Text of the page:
Toronto buyer pays average of $296K+ for rental residences
authors Staff Reports
Dallas-based Invitation Homes has announced the $210 million sale of 708 single-family free-standing rental homes in Middle Tennessee as the company preps to exit the market.
The residences — which typically rent from between $1,400 and $2,000 per month — are located in suburban areas and offer three to four bedrooms. Some are townhouses.
Toronto-based Tricon Capital Group was the buyer. Tricon Capital had approximately $4.5 billion of real estate assets under management prior to the transaction.
The sales price is the equivalent of about $296,600 per residence.
Invitation Homes still owns 87 homes in the greater Nashville area, which the company is currently marketing for future sale.
“This is an opportune time for Invitation Homes to monetize our investment in Nashville, as we optimize our footprint and focus on growing accretively in high-growth locations where we have greater scale and density,” Dallas Tanner, Invitation Homes president and chief executive officer, said in the release. “While our Nashville investment has performed well … the size of our portfolio in Nashville was smaller than in the other markets we serve.”
Roofstock Inc. acted as an adviser to Invitation Homes on the transaction. Invitation Homes did not use brokers in the transaction, and the Post was unable to determine at publication time if Tricon had representation.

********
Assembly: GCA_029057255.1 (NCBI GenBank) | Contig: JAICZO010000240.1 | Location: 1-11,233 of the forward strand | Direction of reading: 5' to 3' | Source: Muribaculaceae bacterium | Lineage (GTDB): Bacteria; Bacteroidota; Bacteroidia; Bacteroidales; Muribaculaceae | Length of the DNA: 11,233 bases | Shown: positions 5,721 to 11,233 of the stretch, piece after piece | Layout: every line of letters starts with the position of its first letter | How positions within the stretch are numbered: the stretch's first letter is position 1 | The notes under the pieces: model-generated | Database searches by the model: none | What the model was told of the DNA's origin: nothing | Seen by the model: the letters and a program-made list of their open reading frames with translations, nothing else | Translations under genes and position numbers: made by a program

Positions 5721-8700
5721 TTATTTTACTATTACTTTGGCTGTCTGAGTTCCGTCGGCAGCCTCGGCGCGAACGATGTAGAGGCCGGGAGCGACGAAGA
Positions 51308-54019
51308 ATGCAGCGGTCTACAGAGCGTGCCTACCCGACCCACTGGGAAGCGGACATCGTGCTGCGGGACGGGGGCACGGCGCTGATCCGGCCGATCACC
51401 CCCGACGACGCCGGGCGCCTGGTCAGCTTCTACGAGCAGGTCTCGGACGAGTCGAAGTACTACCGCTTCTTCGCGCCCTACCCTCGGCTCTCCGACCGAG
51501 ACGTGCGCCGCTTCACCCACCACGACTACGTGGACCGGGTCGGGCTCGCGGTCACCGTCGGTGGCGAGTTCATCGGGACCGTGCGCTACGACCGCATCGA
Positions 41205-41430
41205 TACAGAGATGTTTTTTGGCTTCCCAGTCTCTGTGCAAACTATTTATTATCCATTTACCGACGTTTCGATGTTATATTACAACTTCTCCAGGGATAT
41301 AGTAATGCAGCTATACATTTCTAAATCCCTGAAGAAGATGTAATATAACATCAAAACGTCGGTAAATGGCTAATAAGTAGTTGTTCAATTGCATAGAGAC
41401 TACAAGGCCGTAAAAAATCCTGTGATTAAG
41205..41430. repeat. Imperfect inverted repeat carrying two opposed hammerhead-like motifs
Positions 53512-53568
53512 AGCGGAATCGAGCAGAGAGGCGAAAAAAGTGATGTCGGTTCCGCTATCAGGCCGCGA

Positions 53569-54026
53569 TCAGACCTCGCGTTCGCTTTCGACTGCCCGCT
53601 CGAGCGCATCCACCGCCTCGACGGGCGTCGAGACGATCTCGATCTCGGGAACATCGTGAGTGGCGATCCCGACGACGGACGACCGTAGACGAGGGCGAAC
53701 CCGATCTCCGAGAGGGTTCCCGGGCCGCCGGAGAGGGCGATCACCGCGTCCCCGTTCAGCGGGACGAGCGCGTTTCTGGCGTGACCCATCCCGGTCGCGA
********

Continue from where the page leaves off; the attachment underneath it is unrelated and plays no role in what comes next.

Nashville-based Bruce McNeilage, CEO and co-founder of Kinloch Partners and Harpeth Development, said the sale is noteworthy. Specifically, Tricon bought about 50 homes for $12 million from Kinloch earlier this year (one of which is pictured), the company’s first foray into the Middle Tennessee market.
“It certainly represents a major transaction and I think it’s a game-changer in the single-family rental space,” said McNeilage, whose companies offer many Middle Tennessee single-family free-standing homes that rent for less than $2,000 per month. “Tricon wants to significantly grow here and that will further take inventory out of the market. That will make it tougher to buy this type home, which could spur more construction of such product.”
McNeilage said that when Tricon bought Kinloch’s 50 area homes, it also bought the bulk of the company’s portfolio in Atlanta and Raleigh.